In decades past, I spent a lot of time trying to play character-focused games using adventure-focused mechanics. When I came across Burning Wheel, it blew my mind because it was the first system that really went out of its way to hit that explicitly – the GM was deliberately crafting challenges to reveal the characters, through their choices.
So, amazing as this has been, there’s something that seemed to fall by the way side in my gaming, which was the verisimilitude of the world at an out-of-character level. Sure the world is rich and detailed, but the lens of game play starts to feel like a stage the PCs live on, everything else brought on like a prop as needed, and so often created on a just-in-time basis, and so often just a shade too coincidentally appropriate or awesome.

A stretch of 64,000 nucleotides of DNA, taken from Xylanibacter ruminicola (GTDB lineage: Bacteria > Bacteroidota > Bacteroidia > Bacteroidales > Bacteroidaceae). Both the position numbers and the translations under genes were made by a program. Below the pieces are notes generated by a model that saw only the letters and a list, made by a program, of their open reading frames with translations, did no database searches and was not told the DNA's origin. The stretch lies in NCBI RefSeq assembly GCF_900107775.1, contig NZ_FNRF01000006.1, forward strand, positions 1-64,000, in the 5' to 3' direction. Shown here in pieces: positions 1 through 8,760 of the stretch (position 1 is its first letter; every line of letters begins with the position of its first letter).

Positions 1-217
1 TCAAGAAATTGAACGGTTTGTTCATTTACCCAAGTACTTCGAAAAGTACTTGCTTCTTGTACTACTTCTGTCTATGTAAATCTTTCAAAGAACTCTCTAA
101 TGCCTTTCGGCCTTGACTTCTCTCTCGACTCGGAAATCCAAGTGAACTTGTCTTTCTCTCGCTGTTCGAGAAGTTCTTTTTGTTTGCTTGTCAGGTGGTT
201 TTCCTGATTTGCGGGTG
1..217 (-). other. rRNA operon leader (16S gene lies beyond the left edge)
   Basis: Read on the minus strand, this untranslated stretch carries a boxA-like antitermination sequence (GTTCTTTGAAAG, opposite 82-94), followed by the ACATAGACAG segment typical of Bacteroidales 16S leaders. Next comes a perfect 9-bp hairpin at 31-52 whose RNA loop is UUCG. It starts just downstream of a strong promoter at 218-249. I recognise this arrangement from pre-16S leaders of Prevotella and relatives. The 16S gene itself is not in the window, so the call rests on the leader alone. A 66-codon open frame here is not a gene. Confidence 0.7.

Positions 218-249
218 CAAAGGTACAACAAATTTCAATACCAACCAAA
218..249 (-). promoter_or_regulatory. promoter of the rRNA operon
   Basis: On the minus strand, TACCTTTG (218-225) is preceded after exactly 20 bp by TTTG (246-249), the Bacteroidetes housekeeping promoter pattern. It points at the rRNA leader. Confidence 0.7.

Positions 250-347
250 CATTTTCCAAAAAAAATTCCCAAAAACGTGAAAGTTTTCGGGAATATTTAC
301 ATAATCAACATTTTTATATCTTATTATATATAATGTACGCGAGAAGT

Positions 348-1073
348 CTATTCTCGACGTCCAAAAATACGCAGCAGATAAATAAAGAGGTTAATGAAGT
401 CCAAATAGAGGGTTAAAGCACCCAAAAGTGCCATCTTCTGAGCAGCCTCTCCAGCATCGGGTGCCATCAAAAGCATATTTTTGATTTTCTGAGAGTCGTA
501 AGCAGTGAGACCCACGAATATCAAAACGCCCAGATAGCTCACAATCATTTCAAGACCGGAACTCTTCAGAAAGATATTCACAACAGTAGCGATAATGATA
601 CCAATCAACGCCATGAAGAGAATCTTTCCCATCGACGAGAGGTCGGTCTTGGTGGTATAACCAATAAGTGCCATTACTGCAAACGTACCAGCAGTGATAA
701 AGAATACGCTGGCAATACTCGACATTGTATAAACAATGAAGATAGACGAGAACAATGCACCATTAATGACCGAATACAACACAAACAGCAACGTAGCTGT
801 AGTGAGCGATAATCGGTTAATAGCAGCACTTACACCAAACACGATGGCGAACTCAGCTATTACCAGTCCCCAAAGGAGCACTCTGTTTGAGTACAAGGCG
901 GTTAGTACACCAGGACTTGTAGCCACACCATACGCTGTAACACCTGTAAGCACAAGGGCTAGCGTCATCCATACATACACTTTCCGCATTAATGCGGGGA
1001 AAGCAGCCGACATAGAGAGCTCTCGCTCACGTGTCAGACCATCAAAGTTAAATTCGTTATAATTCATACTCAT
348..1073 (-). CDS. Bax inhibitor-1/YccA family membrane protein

I say OOC verisimilitude because while the characters certainly had to take the world at face value, the players don’t. The players know that if they go left, that’s where the awesome stuff (both good and bad) is most likely going to be. There’s no real need to do (god forbid) actual reconnaissance, because Touching the Void result of having no plan is just as awesome as Conquering Templars.
I started to crave player planning! I wanted players to be making intelligent plans about how to deal with the reality of the world around them, at a campaign goal level.